HMRC Is Shite

HMRC Is Shite
Dedicated to the taxpayers of Britain, and the employees of Her Majesty's Revenue and Customs (HMRC), who have to endure the monumental shambles that is HMRC.

Friday, 22 January 2010

Information



My thanks to a loyal reader who nudged me to take a look at the evidence given to the Public Accounts Committee on 7th December 2009 by HMRC.

Question 38 appears to indicate that HMRC have committed something of a "faux pas", by issuing assessments to the wrong accountants; ie they have sent details of some people's income etc to accountants not authorised to receive it.

Isn't disclosure of such information to non authorised people "illegal" under the rules of HMRC? It certainly appears to be breach of the Data Protection Act.

"Q38 Mr Bacon: Ms Walker, you mentioned the issue of confidentiality. Is it correct - I have got your CV here but I am not sure I am reading the right bit - that you are currently, since October 2008, the Director of PAYE, Self Assessment and National Insurance?

Ms Walker: That is right.

Q39 Mr Bacon: Good. On the National Insurance and PAYE service, the NPS section of the HMRC website, there is a reference under current issues to some notices and statements having been sent to the wrong agents. I will just read the first sentence. It says: "Even though HMRC's self assessment and PAYE systems are showing the correct details some notices and statements have been issued incorrectly to the wrong agent", by which one presumably means in most cases a tax accountant or something like that. How many cases?

Ms Walker: I do not have those figures with me I am afraid.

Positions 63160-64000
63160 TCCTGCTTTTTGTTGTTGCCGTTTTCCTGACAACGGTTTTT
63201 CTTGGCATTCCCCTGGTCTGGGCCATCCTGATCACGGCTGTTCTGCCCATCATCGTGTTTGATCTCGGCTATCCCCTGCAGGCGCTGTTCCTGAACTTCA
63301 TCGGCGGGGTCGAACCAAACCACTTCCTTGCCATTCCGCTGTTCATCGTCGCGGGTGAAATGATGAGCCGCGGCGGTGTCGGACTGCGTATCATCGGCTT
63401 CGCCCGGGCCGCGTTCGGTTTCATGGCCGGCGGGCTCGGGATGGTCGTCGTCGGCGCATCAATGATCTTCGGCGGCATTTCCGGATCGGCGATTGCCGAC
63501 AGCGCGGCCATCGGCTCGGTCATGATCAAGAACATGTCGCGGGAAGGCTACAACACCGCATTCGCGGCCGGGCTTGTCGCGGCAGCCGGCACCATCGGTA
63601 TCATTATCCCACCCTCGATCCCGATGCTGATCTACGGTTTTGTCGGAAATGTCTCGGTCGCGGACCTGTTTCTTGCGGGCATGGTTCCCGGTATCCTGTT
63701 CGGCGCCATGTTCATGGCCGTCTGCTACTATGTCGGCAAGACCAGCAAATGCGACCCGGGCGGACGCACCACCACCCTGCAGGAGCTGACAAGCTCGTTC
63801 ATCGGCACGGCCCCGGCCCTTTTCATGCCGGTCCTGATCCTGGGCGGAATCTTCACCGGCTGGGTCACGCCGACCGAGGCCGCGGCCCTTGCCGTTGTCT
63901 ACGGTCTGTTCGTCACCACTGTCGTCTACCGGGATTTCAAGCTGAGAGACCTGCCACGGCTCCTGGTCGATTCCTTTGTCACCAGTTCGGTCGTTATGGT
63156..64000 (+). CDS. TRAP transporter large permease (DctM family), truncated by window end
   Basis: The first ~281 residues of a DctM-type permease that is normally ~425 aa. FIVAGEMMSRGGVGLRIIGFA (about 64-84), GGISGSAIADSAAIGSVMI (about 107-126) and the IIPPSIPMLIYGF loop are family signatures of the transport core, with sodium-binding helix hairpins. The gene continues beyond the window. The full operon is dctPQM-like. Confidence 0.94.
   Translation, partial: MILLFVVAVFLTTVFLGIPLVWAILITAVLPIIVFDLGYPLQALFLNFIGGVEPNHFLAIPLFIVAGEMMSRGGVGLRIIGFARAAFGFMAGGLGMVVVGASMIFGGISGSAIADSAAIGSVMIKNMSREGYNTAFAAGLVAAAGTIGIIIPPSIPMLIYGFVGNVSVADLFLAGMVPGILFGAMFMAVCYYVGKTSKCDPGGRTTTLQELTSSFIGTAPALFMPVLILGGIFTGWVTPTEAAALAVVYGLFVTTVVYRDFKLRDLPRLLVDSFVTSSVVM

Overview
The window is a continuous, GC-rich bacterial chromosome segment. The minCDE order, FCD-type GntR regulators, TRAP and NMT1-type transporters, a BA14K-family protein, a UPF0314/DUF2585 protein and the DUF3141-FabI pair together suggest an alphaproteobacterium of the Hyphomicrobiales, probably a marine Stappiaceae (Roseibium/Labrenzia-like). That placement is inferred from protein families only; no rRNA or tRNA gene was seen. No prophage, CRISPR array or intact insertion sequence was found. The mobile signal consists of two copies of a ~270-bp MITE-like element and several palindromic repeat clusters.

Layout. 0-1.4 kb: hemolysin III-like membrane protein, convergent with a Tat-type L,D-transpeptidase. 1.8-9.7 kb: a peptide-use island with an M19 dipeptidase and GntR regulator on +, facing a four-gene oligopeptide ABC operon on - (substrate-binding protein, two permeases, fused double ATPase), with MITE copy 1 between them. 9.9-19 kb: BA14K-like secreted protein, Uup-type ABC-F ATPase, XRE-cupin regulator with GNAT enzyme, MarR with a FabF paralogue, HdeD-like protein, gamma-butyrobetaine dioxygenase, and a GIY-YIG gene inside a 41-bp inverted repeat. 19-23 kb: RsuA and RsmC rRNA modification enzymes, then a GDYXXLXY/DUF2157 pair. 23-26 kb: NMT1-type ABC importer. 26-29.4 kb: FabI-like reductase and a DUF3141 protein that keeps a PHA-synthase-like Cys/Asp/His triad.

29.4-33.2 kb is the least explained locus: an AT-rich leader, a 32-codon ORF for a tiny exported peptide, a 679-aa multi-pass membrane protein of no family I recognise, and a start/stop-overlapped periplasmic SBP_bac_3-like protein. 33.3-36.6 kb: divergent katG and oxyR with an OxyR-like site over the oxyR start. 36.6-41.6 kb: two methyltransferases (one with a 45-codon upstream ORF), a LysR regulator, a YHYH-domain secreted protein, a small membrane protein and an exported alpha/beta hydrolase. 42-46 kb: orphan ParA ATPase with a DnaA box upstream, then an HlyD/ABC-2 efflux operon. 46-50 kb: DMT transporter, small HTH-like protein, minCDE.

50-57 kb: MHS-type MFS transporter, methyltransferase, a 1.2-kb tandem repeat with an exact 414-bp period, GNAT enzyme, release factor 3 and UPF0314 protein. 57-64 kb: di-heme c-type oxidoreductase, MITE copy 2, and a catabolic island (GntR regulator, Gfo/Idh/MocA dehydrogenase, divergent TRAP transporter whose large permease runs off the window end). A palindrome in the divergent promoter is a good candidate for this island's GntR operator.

Q40 Mr Bacon: You do not. Over what period has this been going on?

Ms Walker: It happened over a period in the summer. It has now been fixed as I understand it.

Q41 Mr Bacon: It says on the website - you have anticipated one of my later questions - that "HMRC is due to put a fix in place in December 2009". That has now happened, has it?

Ms Walker: I believe it has.

Q42 Mr Bacon: When you say "over the summer", when did it start?

Ms Walker: The new PAYE system went live at the end of June.

Q43 Mr Bacon: Right, and this breach, data being sent to the wrong people, occurred starting at what point?

Ms Walker: I do not know the details of that; I know it was something that happened in the summer.

Q44 Mr Bacon: Could you write to the Committee with a note explaining that?

Ms Walker: I will do, yes.

Q45 Mr Bacon: Have you had any discussions with the Information Commissioner about this or anyone in HMRC because it would be appear to be an obvious breach of one of the principles of data protection, which is that information must be securely kept.

Ms Walker: We have taken advice on that; I would need to write to you and tell you the total answer.